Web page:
SADC states yet to endorse 2014 regional environment protocol

22Oct 2019
Marc Nkwame
The Guardian
SADC states yet to endorse 2014 regional environment protocol

SOUTHERN African Development Community (SADC) member states’ joint environment and natural resources protection initiatives are still in limbo as most countries are dragging their feet in endorsing the relevant protocol.

Joseph Malongo, the Permanent Secretary in the Vice President’s Office (Environment Division) stated here yesterday that out of the 16 SADC member states only three have ratified the protocol on joint environmental protection since the document was adopted back in 2014.

“Just Zambia, Mozambique and South-Africa have ratified the joint protection of environment and natural resources for the SADC region,” he said, noting that the countries share a number of important features such as lakes, rivers and forests.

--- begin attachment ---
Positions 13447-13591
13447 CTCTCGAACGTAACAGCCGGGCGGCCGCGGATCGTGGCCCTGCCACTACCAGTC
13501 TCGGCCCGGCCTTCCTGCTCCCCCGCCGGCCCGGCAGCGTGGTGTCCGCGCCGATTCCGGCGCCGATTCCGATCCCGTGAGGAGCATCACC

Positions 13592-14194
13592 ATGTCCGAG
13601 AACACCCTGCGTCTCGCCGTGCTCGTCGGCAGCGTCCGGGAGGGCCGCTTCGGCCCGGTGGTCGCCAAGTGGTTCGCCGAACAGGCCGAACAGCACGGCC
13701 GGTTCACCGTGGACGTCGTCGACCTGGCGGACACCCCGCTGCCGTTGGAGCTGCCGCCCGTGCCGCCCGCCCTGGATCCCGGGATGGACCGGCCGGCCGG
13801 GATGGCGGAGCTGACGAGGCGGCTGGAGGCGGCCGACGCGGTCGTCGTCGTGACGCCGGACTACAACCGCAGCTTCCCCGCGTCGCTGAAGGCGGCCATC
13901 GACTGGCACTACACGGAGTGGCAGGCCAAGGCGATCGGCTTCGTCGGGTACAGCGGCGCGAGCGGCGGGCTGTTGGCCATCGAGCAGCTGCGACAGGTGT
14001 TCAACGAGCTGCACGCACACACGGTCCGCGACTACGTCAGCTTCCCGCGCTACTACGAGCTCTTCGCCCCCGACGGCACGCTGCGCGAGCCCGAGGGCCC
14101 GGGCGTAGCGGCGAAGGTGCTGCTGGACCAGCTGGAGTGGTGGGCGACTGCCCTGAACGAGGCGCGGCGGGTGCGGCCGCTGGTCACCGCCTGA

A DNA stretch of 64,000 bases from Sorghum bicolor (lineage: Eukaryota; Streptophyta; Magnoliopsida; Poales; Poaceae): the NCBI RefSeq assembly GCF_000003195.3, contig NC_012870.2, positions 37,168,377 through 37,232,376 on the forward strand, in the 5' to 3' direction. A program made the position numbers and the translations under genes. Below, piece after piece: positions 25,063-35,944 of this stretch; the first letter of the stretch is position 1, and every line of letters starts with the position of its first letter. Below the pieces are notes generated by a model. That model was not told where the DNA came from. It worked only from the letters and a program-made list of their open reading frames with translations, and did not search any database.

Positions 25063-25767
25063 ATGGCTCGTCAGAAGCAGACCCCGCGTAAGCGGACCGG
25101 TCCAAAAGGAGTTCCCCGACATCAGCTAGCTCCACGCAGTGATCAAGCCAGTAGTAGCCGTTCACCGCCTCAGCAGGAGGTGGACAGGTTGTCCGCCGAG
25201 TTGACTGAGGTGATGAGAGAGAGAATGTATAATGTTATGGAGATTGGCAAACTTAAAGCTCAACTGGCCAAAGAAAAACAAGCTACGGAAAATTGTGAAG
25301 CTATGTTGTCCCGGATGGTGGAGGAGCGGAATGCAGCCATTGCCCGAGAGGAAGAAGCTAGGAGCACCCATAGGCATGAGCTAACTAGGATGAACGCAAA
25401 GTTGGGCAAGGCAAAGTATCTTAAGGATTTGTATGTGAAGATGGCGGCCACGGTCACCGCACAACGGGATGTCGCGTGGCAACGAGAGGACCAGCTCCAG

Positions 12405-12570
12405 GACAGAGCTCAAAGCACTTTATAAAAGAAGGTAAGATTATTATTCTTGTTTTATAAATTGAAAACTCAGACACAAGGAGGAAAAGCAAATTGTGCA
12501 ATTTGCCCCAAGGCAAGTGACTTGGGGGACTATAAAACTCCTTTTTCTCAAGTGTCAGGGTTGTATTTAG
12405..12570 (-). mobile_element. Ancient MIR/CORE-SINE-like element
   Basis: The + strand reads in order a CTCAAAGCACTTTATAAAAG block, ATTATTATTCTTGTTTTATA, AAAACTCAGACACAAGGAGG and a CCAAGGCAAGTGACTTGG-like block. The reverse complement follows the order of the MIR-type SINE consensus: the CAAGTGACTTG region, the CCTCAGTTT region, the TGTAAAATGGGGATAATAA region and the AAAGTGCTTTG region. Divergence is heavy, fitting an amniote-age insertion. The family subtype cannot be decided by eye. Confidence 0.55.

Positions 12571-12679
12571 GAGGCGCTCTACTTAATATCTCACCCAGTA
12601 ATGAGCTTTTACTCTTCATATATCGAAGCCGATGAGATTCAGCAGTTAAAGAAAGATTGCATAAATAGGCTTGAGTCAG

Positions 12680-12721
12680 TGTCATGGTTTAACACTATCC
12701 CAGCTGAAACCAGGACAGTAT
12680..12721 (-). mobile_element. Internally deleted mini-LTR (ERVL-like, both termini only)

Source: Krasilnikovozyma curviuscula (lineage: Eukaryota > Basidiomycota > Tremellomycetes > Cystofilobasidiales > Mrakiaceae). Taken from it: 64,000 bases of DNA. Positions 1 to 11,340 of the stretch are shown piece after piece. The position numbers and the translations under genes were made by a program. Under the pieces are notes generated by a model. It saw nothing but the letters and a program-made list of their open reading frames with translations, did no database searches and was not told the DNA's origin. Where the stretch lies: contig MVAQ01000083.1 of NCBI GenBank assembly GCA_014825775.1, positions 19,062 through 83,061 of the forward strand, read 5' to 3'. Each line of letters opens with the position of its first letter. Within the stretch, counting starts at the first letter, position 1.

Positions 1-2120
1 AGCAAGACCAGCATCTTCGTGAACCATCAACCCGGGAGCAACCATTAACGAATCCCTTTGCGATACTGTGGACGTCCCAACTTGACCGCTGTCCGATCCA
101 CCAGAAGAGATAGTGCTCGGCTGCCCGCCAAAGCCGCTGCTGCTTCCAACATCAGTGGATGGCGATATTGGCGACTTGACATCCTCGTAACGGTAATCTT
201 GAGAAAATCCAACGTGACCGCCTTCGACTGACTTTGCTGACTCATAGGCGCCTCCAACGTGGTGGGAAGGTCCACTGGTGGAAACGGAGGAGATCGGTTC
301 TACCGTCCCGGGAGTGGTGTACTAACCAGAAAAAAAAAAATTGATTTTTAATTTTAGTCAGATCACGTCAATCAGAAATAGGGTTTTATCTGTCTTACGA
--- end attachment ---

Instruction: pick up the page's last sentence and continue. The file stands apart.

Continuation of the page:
Resources shared between SADC member states include Lake Tanganyika whose shores straddle Zambia, Tanzania and the Democratic Republic of Congo and the Zambezi River whose tributaries meander across Zambia, Angola, Namibia, Botswana, Zimbabwe and Mozambique.

“These are sensitive parts of the natural eco-system in our region and need more efforts than a single country can possibly provide to protect and sustainably maintain their natural forms,” he elaborated.

Asked why Tanzania has not yet ratified the SADC environment protection protocol, the top ministerial official stated that the legislature has to be consulted among other stages, but before the end of this year the government will have endorsed the protocol.

Malongo was here for the Joint Meeting of SADC senior officials responsible for environment, natural resources and tourism held at the Arusha International Conference Center (AICC). The event was part of ongoing sessions to prepare for the meeting of the ministerial council for the sectors.

Prof Adolf Mkenda, the permanent secretary in the Ministry of Natural Resources and Tourism said among agenda items to be discussed when the ministers converge here is the issue of protecting endangered species in line with the Convention on International Trade for Endangered Species (CITES).